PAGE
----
Scalpers are a scourge within the video game industry. All of their activity is detrimental to gaming fans, although it can be argued that they do provide a service to the richer folk out there. Essentially what they do is buy up products, gouge the prices, and manipulate supply and demand. This makes it so only people who are financially struggling are barred from experiencing products that they might otherwise have loved. It’s frustrating and, often, it feels like there’s no recourse. But is there anything that can be done about it?
There is, although it’s a tricky proposal. Part of the responsibility falls on companies, like Nintendo, who are making the product in the first place. Nintendo products are notorious targets of scalpers and the company doesn’t do much to avoid it. In some ways, it almost seems like they benefit from the activity. Scalpers buy the supply, the products become hard to find, demand increases. Suddenly everybody is locked in competition with one another, trying to be the first to the store so they can buy an Amiibo or whatever before other customers or, worse, scalpers scoop them up.
We’ve seen this happen plenty of times. Nintendo alone has faced a scarcity with the Nintendo Entertainment System: NES Classic Edition, Super NES Classic Edition, various Amiibo, the Nintendo Switch, the Nintendo Wii, and now it is looking like they are poised to reward scalpers once again. They recently announced Super Mario 3D All-Stars in celebration of their 35th collection. This game will be for the Nintendo Switch and collects Super Mario 64, Super Mario Sunshine and Super Mario Galaxy into one convenient spot. Considering how rare and expensive old Nintendo titles can be, there is a lot of reasons to be excited by this announcement. Unfortunately, the game is a limited release and will only be available for purchase from September 18th to some point at the end of March. This isn’t much an obstacle for gamers who plan to buy the product digitally, but for those looking to acquire a physical release, they’ll have to compete with scalpers who are already selling pre-orders of the game. In some cases, this $60 dollar game is being listed for more than double its price.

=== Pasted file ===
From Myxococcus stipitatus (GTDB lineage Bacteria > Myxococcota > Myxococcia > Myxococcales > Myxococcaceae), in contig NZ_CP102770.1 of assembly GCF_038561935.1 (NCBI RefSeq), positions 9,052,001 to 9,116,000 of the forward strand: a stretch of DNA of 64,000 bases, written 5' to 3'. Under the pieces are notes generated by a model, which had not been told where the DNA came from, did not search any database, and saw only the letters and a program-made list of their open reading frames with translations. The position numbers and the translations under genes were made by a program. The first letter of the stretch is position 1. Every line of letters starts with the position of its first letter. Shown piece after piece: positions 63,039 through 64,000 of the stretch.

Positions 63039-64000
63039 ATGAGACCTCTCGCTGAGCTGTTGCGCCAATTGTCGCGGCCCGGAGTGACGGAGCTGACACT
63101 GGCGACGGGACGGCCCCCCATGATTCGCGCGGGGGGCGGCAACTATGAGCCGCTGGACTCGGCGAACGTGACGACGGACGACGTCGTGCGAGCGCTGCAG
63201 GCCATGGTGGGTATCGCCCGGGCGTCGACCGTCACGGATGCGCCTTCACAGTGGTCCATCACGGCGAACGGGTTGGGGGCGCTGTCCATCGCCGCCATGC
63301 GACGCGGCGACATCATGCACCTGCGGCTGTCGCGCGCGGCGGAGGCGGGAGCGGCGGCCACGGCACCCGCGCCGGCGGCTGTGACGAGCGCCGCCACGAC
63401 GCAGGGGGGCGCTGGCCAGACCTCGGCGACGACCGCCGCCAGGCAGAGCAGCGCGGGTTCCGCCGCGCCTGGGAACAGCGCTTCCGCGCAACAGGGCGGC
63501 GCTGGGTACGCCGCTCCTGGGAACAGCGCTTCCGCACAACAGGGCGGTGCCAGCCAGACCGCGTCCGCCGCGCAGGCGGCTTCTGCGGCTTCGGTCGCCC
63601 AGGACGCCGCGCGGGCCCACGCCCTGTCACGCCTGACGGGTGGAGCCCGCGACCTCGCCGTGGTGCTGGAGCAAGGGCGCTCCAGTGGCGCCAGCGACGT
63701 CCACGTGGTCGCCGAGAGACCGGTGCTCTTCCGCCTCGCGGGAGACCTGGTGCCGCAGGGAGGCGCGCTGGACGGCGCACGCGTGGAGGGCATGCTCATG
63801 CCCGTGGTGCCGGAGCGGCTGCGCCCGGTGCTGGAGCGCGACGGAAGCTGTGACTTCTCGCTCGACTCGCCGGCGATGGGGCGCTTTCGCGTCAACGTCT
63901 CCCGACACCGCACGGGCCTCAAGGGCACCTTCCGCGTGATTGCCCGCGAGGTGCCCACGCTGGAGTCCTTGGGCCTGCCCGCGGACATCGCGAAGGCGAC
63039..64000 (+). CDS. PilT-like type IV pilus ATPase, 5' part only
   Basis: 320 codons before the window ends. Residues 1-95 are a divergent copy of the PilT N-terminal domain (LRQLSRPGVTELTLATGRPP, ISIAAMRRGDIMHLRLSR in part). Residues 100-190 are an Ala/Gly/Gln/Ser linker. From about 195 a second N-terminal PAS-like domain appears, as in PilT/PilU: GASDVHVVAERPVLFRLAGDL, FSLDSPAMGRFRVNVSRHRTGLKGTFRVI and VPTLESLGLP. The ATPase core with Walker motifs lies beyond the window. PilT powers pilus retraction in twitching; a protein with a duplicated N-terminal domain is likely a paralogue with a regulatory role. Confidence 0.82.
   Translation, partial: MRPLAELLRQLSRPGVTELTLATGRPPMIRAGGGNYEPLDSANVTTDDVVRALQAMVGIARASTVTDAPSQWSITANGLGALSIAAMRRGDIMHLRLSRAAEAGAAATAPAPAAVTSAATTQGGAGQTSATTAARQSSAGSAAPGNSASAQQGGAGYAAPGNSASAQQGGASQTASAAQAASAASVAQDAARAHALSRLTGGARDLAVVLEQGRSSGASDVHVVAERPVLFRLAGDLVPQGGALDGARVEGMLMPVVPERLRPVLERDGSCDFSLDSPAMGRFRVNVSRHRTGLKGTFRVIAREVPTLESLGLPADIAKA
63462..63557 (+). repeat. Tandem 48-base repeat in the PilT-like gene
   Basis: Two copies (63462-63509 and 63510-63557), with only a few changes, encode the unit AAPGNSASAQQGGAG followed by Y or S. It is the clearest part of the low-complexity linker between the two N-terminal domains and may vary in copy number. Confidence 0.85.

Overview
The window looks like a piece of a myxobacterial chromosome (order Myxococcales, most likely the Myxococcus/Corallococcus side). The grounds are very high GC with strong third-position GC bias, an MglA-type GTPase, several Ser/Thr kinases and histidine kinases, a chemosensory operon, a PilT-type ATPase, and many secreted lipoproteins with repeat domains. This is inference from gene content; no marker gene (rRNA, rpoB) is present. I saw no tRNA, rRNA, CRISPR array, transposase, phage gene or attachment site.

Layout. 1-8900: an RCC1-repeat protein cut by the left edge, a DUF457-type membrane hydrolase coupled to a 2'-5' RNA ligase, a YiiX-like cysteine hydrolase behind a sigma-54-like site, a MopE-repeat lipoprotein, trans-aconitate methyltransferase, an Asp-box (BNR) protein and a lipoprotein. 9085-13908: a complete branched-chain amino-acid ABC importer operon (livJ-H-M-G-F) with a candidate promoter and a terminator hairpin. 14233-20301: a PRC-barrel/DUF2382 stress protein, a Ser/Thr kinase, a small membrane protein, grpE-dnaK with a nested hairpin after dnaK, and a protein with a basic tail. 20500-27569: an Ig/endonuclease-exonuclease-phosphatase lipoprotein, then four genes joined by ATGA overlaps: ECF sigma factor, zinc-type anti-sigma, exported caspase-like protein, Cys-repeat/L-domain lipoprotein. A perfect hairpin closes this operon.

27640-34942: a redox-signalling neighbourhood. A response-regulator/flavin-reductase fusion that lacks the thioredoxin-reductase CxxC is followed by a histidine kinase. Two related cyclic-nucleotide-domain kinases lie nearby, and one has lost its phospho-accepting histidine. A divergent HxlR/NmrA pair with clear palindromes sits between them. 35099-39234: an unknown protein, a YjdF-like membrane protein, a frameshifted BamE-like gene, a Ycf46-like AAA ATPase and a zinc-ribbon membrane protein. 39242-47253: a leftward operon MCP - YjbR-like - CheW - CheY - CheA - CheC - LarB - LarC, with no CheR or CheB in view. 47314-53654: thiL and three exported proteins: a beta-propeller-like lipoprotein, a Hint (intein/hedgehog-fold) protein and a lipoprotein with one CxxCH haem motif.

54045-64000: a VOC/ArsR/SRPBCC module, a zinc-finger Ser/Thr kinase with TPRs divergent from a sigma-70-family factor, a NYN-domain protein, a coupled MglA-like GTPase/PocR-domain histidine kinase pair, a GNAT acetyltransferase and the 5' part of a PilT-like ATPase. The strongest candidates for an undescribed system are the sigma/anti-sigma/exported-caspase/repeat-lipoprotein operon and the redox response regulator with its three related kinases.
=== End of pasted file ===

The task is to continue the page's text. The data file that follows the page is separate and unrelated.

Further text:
If money isn’t an issue for you, you might be inclined to purchase the game anyway. But you really shouldn’t. If scalpers can’t quickly turn a profit after spending their money on a product, they will lose their incentive to scalp in the first place. It’s best not to reward price gougers. While nobody is entitled to a game, it’s better for everybody if we can keep the prices down. Well, unless you prefer to pay more just to have better odds of acquiring the game because most people can’t afford to buy games at gouged prices. Or if you’re a company that benefits from the buzz created from the scarcity. But the rest of us shouldn’t be encouraging this behavior by caving into the demands of scalpers.
It’s a complicated issue, to be certain. It’s hard to trust that other people are going to take action against a certain behavior. But it might help to remember how boycotts and petitions against EA in response to their controversial use of microtransactions in Star Wars Battlefront 2 changed the company’s practices, both for the specific game and, seemingly, for their future releases. Things like this aren’t impossible. We just have to be very deliberate in how we vote with our wallet.